Five-sixths of Ireland seceded from the UK in 1922, leaving the present formulation of the United Kingdom of Great Britain and Northern Ireland. There are fourteen British Overseas Territories, the remnants of the British Empire which, at its height in the 1920s, encompassed a quarter of the world's land mass and was the largest empire in history. British influence can be observed in the language and political systems of many of its former colonies; the United Kingdom is a developed country and has the world's fifth-largest economy by nominal GDP and ninth-largest economy by purchasing power parity. It has a high-income economy and has a high Human Development Index rating, ranking 14th in the world, it was the world's first industrialised country and the world's foremost power during the 19th and early 20th centuries. The UK remains a great power, with considerable economic, military and political influence internationally, it is sixth in military expenditure in the world. It has been a permanent member of the United Nations Security Council since its first session in 1946.
It has been a leading member state of the European Union and its predecessor, the European Economic Community, since 1973. The United Kingdom is a member of the Commonwealth of Nations, the Council of Europe, the G7, the G20, NATO, the Organisation for Economic Co-operation and Development and the World Trade Organization; the 1707 Acts of Union declared that the kingdoms of England and Scotland were "United into One Kingdom by the Name of Great Britain". The term "United Kingdom" has been used as a description for the former kingdom of Great Britain, although its official name from 1707 to 1800 was "Great Britain"; the Acts of Union 1800 united the kingdom of Great Britain and the kingdom of Ireland in 1801, forming the United Kingdom of Great Britain and Ireland. Following the partition of Ireland and the independence of the Irish Free State in 1922, which left Northern Ireland as the only part of the island of Ireland within the United Kingdom, the name was changed to the "United Kingdom of Great Britain and Northern Ireland".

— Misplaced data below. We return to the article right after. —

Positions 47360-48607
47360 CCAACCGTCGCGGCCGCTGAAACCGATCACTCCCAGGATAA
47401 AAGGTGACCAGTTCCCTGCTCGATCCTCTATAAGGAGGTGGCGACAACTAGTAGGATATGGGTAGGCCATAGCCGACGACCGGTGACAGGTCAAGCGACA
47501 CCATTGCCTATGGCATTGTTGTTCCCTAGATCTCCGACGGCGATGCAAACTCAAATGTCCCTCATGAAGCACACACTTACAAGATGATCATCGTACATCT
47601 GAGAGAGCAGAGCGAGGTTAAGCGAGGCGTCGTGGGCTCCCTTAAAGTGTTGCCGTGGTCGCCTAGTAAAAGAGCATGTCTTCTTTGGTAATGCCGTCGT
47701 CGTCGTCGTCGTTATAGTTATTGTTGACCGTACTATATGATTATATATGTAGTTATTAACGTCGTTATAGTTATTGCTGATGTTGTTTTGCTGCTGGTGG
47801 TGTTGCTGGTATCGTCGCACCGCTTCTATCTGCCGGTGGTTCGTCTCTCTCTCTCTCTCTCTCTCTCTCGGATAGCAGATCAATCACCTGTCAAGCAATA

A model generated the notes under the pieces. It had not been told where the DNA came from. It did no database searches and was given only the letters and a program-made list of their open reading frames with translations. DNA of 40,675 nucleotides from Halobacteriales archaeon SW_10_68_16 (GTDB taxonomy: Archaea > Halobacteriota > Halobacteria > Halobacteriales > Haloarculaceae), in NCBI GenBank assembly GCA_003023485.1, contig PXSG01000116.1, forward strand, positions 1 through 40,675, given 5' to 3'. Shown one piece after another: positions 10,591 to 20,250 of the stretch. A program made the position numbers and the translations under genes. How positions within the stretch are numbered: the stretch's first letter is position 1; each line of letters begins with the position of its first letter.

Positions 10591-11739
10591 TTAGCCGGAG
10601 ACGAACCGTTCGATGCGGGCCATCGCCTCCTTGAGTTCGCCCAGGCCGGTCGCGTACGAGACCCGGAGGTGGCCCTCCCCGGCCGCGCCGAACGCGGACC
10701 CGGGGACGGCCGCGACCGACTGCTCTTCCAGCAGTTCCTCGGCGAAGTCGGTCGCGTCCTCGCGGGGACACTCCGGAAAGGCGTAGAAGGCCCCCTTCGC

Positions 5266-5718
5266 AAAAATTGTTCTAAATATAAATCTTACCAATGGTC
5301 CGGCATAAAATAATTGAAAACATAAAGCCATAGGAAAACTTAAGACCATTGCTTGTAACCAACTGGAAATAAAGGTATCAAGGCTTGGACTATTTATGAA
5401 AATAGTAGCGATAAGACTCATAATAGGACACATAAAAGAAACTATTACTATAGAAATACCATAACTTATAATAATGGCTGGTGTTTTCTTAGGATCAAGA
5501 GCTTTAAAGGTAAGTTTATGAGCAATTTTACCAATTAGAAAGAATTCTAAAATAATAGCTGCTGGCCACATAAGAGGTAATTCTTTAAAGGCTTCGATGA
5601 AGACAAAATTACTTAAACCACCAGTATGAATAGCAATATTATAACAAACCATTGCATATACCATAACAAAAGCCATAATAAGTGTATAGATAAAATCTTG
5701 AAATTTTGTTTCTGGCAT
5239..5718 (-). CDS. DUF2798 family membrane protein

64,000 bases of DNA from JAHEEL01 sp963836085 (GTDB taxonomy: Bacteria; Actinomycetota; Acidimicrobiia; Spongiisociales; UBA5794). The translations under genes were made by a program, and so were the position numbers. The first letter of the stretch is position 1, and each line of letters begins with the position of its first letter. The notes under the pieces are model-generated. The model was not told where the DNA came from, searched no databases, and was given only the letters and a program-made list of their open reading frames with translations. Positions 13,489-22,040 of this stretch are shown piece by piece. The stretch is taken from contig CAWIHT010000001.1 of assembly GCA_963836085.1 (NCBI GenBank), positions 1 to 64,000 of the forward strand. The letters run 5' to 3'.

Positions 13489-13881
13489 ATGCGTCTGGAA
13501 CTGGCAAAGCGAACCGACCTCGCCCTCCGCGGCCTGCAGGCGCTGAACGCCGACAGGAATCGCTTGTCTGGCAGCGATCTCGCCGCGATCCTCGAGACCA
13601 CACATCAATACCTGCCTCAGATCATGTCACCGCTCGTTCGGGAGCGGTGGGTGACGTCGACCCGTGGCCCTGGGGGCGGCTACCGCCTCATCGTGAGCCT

Although the United Kingdom is a sovereign country, Scotland and Northern Ireland are widely referred to as countries. The UK Prime Minister's website has used the phrase "countries within a country" to describe the United Kingdom; some statistical summaries, such as those for the twelve NUTS 1 regions of the United Kingdom refer to Scotland and Northern Ireland as "regions". Northern Ireland is referred to as a "province". With regard to Northern Ireland, the descriptive name used "can be controversial, with the choice revealing one's political preferences"; the term "Great Britain" conventionally refers to the island of Great Britain, or politically to England and Wales in combination. However, it is sometimes used as a loose synonym for the United Kingdom as a whole; the term "Britain" is used both as a synonym for Great Britain, as a synonym for the United Kingdom. Usage is mixed, with the BBC preferring to use Britain as shorthand only for Great Britain and the UK Government, while accepting that both terms refer to the United K